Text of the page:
I get to sit on my stoep with a chilled glass of wine and puzzle this out. I have a rain tank (albeit empty) which (hopefully) will fill when the rains come (fingers crossed) and give us water before the taps come back on, I have family with a borehole, resources to buy and transport 25l water drums back and forth once a week to collect water from them for cleaning and flushing, I can buy bottled water, I can take my family out of the city to have a break from it all should it come to that.

As my girlfriends and I like to remind ourselves as we puzzle out the daily conundrums of living with minimal water, as we swap tips and advice and support each other - after this, for there will be an after this, we will be fucking hardcore. And our taps will come back on, and we will remain the lucky ones.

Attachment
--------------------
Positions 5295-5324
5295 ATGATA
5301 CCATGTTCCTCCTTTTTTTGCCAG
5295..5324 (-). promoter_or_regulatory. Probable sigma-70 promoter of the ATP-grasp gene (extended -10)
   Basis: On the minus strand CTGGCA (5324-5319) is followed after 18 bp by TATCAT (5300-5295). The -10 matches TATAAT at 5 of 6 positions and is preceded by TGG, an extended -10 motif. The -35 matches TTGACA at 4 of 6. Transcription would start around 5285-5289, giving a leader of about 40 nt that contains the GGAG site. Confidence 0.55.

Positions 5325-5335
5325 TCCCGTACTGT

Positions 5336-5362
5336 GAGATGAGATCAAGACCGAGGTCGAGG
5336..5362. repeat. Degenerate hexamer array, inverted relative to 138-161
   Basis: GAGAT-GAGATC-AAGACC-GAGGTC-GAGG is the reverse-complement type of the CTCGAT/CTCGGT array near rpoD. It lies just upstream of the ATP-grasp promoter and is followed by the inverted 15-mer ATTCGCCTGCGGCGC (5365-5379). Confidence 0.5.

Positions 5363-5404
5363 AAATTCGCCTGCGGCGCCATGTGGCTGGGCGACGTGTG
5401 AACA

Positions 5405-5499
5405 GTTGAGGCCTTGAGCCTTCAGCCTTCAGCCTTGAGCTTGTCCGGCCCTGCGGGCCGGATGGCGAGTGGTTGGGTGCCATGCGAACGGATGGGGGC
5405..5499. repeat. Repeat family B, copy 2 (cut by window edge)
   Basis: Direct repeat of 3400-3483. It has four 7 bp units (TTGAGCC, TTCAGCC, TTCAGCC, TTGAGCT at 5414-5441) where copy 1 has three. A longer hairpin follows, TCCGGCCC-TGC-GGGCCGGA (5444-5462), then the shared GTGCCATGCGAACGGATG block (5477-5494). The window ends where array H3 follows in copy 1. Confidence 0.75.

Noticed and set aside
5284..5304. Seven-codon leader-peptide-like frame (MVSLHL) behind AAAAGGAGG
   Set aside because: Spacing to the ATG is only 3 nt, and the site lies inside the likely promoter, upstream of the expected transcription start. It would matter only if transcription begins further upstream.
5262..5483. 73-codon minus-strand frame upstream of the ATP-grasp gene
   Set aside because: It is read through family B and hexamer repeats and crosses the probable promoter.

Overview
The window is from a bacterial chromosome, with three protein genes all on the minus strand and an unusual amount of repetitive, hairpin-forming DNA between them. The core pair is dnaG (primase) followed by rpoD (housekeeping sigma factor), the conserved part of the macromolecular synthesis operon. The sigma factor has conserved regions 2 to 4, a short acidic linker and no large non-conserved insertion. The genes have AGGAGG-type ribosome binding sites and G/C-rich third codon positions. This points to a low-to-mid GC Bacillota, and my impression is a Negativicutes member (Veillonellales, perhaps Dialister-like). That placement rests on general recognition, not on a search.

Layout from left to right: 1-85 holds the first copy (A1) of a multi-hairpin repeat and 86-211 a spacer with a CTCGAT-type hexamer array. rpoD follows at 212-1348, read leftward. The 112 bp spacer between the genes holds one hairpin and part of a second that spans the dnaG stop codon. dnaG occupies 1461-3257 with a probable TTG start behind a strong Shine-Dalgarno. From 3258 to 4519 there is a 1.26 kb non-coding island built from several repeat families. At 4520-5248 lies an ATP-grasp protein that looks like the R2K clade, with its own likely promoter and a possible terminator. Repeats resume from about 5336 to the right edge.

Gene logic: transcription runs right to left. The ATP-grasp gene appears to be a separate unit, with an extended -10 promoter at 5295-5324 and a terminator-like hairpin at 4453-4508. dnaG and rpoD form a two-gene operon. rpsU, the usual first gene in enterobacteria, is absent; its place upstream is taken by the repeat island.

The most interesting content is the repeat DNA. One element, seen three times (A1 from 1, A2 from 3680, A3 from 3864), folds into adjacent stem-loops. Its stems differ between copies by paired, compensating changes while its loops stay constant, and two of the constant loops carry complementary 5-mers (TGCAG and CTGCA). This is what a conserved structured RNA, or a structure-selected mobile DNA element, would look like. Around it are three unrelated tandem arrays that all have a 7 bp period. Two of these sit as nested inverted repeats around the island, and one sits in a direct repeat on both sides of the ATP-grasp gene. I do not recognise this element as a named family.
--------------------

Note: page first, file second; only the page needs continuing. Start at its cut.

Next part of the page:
Husband went to Johannesburg on business for a day, brought back some water for our weekend whisky ice.
Good husband.

Tuesday, January 09, 2018

house of eels: july 2017*

It's officially a thing: our annual weekend away with this lot.

One of our party (not me, which is part of the treat) is ace at researching and finding out of the way yet fully lux and intriguing venues and, crucially, taking charge of rallying us all to find a free weekend, paying the deposit and getting us all to commit.
Another (again, not me!), takes on planning a menu, doing the shopping and packing and arriving with all the scrumptious supplies we'll need for 3 days of feasting and drinking like kings and queens.